CHARLOTTESVILLE, Va. – U.S. Sen. John Warner, who through three decades in office transformed himself from an object of curiosity and occasional ridicule into a respected elder, announced Friday that he’ll retire at the end of his term.
“There is a fullness of time when men should go and not occupy too long the ground to which others have the right to advance,” Warner said, quoting Thomas Jefferson.
“So I say with great humility and thankfulness in my heart, I yield that ground so that others can advance.”
Warner said his “work and service to Virginia as a senator” will end Jan. 6, 2009.
The closely guarded but widely expected announcement triggered a bipartisan flood of tributes to Warner, 80, whose tenure in the Senate has been marked by unwavering support for the U.S. military and high-profile battles with fellow Republicans.
Much at stake
Warner’s announcement also marked the unofficial start of what promises to be a tough campaign to replace him. At least two Republicans and one Democrat are considered likely candidates. And with Democrats holding a one-vote majority in the Senate, the stakes are high.
“I think the approach he took will be remembered and I hope emulated by others,” former Gov. Gerald Baliles, a Democrat who now directs the University of Virginia’s Miller Center of Public Affairs, said of Warner. The veteran senator “listened carefully, he reflected upon his options and he made his decisions with a great deal of courage,” Baliles added.
“He is a country gentleman, a legal scholar, a historian, a great storyteller, and an esteemed statesman, all with the joy in life of a 12-year-old boy,” said former Sen. George Allen, a Republican whom Warner mentored during Allen’s six years in the Senate.
Gov. Tim Kaine, a Democrat, called Warner “a strong and reliable partner to my administration.” And Sen. Jim Webb, also a Democrat, hailed him as “the quintessential Virginia gentleman.”
Warner “has maintained an independence and clarity of thought that are becoming all too rare in Washington,” Webb said.
Warner’s valedictory came with the kind of flourish Virginians have come to expect from a man who Senate colleagues often privately refer to as “the squire.”
Rather than declare his plans in a Senate committee room, where his career has been focused, Warner chose a sunny spot in front of the Jefferson-designed Rotunda at U.Va., where he attended law school after World War II.
He kept his decision secret to everyone but his family until he announced it Friday afternoon. His wife, Jeanne, who stood alongside him as he made the announcement, said he had wavered back and forth through six months of deliberations.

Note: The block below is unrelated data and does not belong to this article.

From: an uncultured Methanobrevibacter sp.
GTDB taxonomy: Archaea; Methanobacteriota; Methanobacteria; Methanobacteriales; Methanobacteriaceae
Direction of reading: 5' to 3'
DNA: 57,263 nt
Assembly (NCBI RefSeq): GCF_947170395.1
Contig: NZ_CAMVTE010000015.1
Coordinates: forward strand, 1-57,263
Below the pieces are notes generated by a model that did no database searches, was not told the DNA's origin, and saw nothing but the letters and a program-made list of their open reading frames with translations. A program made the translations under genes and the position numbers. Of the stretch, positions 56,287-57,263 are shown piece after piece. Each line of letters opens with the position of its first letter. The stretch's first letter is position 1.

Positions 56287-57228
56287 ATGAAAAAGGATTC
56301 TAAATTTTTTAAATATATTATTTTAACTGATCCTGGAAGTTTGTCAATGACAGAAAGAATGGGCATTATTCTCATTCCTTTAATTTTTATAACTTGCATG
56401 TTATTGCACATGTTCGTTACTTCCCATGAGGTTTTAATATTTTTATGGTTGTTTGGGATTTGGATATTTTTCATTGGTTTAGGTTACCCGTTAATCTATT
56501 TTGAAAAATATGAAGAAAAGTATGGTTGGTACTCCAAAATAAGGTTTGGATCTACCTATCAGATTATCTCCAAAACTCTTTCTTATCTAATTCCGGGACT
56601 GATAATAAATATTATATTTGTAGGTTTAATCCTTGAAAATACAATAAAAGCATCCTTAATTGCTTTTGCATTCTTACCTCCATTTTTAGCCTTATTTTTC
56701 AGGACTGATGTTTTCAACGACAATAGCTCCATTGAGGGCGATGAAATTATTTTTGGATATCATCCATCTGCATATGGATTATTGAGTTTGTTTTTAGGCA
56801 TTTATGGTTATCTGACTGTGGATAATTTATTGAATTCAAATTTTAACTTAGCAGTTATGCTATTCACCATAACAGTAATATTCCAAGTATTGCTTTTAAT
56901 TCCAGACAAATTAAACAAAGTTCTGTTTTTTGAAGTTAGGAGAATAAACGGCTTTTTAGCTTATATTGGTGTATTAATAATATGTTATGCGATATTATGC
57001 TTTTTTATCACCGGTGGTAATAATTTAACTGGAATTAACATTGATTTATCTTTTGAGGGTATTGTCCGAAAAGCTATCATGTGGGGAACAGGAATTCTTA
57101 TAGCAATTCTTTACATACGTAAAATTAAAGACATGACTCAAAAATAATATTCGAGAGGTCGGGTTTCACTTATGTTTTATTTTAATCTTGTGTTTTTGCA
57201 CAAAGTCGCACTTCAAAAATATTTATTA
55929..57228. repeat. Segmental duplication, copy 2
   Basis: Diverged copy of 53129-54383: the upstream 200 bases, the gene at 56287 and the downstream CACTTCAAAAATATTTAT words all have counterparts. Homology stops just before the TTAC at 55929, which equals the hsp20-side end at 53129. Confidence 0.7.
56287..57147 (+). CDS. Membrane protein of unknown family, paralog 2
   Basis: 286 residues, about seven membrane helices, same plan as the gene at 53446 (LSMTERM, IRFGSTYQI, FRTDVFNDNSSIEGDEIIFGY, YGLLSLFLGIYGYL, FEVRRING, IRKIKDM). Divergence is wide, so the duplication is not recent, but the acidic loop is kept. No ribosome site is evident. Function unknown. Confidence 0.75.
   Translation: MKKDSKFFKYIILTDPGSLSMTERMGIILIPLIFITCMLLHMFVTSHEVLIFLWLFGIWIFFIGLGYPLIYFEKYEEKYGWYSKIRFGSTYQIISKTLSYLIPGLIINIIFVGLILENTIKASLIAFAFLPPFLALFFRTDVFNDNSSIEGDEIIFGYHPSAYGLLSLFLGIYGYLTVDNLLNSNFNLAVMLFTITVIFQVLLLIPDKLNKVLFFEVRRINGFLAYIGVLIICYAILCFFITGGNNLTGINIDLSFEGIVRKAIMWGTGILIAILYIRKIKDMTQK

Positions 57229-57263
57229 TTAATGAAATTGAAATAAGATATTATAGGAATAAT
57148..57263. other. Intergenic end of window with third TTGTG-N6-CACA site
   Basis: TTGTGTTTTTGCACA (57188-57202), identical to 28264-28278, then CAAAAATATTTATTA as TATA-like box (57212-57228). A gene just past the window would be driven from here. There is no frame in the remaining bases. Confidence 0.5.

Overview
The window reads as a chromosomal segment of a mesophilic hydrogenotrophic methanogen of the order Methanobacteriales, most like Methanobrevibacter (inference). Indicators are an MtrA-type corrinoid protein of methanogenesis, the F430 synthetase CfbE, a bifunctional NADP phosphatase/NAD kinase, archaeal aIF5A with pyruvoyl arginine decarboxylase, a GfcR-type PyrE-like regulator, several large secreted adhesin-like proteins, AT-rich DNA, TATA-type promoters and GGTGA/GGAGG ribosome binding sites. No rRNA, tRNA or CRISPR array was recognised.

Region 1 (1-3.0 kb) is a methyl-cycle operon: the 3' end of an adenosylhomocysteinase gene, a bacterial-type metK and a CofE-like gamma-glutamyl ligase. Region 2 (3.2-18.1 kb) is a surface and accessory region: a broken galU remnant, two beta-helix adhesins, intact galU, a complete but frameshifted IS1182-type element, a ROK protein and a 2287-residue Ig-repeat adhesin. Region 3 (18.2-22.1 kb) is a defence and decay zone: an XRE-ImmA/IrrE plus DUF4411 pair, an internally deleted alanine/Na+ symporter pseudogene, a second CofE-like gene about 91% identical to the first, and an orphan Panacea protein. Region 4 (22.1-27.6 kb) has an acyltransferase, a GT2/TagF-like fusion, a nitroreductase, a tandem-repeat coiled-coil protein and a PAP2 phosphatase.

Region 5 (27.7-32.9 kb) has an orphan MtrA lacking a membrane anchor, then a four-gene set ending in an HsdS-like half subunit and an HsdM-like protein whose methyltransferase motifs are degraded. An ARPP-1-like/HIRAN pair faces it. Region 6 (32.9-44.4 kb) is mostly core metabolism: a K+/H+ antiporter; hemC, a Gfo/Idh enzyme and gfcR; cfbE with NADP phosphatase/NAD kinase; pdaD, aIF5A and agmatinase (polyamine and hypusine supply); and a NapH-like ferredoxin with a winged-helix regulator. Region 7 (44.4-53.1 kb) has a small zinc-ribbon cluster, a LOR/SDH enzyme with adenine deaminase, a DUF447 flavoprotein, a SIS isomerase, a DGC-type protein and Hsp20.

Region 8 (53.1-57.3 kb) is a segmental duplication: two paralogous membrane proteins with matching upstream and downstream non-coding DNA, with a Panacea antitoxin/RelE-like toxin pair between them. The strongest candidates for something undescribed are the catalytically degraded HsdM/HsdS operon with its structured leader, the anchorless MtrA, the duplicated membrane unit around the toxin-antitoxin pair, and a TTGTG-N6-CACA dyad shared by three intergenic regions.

Hopes to retire strong
Warner acknowledged this summer that he was keeping a diary as he pondered his decision, recording the days so he could reflect on the demands of the job and his desire and willingness to keep up his pace through another term.
He had watched the long decline of South Carolina Sen. Strom Thurmond and insisted for years that he would leave the Senate while his mind was still sharp and his body healthy. He had even told journalists they should confront him and write about his health if they saw him slipping.
He still feels strong, Warner insisted Friday, and came through a recent trip to Iraq “just as well as when I was in boot camp with the Marines.”
But a doctor had admonished him that “the 80s are your golden years – enjoy them,” he added.
Leading voice on defense
Warner’s retirement will cut substantially into Virginia’s clout in the 111th Congress, which convenes in January 2009. Warner ranks 12th in the Senate in seniority, and sixth among Republicans.
Warner prepares to depart the Senate as his perhaps his party’s most influential voice on defense issues, a role he carved out in the 1980s and cemented in the 1990s as senior Republican and later chairman of the Senate Armed Services Committee.
Once a reliable supporter of the Bush administration’s decision to go to war in Iraq, Warner has emerged this year as a leader of efforts to scale back the U.S. occupation and force Iraq’s fledgling government to secure the country.
After a visit to Iraq last fall, he returned home to declare the country was “drifting sideways” and spurred a Pentagon and White House review of U.S. strategy.
He declined to support the troop “surge” that review produced, while bucking Democratic initiatives to block it. And last month, after another trip to the war zone, he urged Bush to begin bringing troops home voluntarily.
Warner said Friday that his retirement announcement may strengthen his hand in upcoming debates about the war.
“No one can say politics is going to dictate, in one way or another, how I’m going to decide and speak out what’s in the best interest of this nation,” he told reporters.
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